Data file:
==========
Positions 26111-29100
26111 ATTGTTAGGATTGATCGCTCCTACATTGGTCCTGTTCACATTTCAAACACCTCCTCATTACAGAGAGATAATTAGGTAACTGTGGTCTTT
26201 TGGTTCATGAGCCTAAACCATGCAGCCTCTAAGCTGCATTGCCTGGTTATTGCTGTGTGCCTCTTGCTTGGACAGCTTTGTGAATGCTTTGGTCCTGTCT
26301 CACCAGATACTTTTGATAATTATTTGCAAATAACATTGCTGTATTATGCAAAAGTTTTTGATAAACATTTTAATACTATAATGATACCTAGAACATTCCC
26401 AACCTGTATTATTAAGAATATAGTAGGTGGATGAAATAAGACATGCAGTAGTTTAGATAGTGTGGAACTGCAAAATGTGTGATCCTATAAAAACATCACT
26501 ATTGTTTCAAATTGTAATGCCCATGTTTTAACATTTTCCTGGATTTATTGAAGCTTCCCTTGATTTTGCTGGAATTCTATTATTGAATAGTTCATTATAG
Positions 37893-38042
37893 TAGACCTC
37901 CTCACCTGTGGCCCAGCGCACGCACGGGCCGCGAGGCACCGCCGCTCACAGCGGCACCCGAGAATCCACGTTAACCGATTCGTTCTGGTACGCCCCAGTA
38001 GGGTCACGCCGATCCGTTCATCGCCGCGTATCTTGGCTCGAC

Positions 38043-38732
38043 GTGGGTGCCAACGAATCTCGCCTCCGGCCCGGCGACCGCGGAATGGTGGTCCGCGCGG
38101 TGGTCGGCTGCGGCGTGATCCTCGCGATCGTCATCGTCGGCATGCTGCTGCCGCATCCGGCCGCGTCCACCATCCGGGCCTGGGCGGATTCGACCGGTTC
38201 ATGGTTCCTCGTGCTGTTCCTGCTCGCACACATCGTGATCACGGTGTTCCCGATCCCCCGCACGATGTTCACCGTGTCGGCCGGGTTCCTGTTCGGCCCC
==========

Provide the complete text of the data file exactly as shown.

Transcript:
Positions 26111-29100
26111 ATTGTTAGGATTGATCGCTCCTACATTGGTCCTGTTCACATTTCAAACACCTCCTCATTACAGAGAGATAATTAGGTAACTGTGGTCTTT
26201 TGGTTCATGAGCCTAAACCATGCAGCCTCTAAGCTGCATTGCCTGGTTATTGCTGTGTGCCTCTTGCTTGGACAGCTTTGTGAATGCTTTGGTCCTGTCT
26301 CACCAGATACTTTTGATAATTATTTGCAAATAACATTGCTGTATTATGCAAAAGTTTTTGATAAACATTTTAATACTATAATGATACCTAGAACATTCCC
26401 AACCTGTATTATTAAGAATATAGTAGGTGGATGAAATAAGACATGCAGTAGTTTAGATAGTGTGGAACTGCAAAATGTGTGATCCTATAAAAACATCACT
26501 ATTGTTTCAAATTGTAATGCCCATGTTTTAACATTTTCCTGGATTTATTGAAGCTTCCCTTGATTTTGCTGGAATTCTATTATTGAATAGTTCATTATAG
Positions 37893-38042
37893 TAGACCTC
37901 CTCACCTGTGGCCCAGCGCACGCACGGGCCGCGAGGCACCGCCGCTCACAGCGGCACCCGAGAATCCACGTTAACCGATTCGTTCTGGTACGCCCCAGTA
38001 GGGTCACGCCGATCCGTTCATCGCCGCGTATCTTGGCTCGAC

Positions 38043-38732
38043 GTGGGTGCCAACGAATCTCGCCTCCGGCCCGGCGACCGCGGAATGGTGGTCCGCGCGG
38101 TGGTCGGCTGCGGCGTGATCCTCGCGATCGTCATCGTCGGCATGCTGCTGCCGCATCCGGCCGCGTCCACCATCCGGGCCTGGGCGGATTCGACCGGTTC
38201 ATGGTTCCTCGTGCTGTTCCTGCTCGCACACATCGTGATCACGGTGTTCCCGATCCCCCGCACGATGTTCACCGTGTCGGCCGGGTTCCTGTTCGGCCCC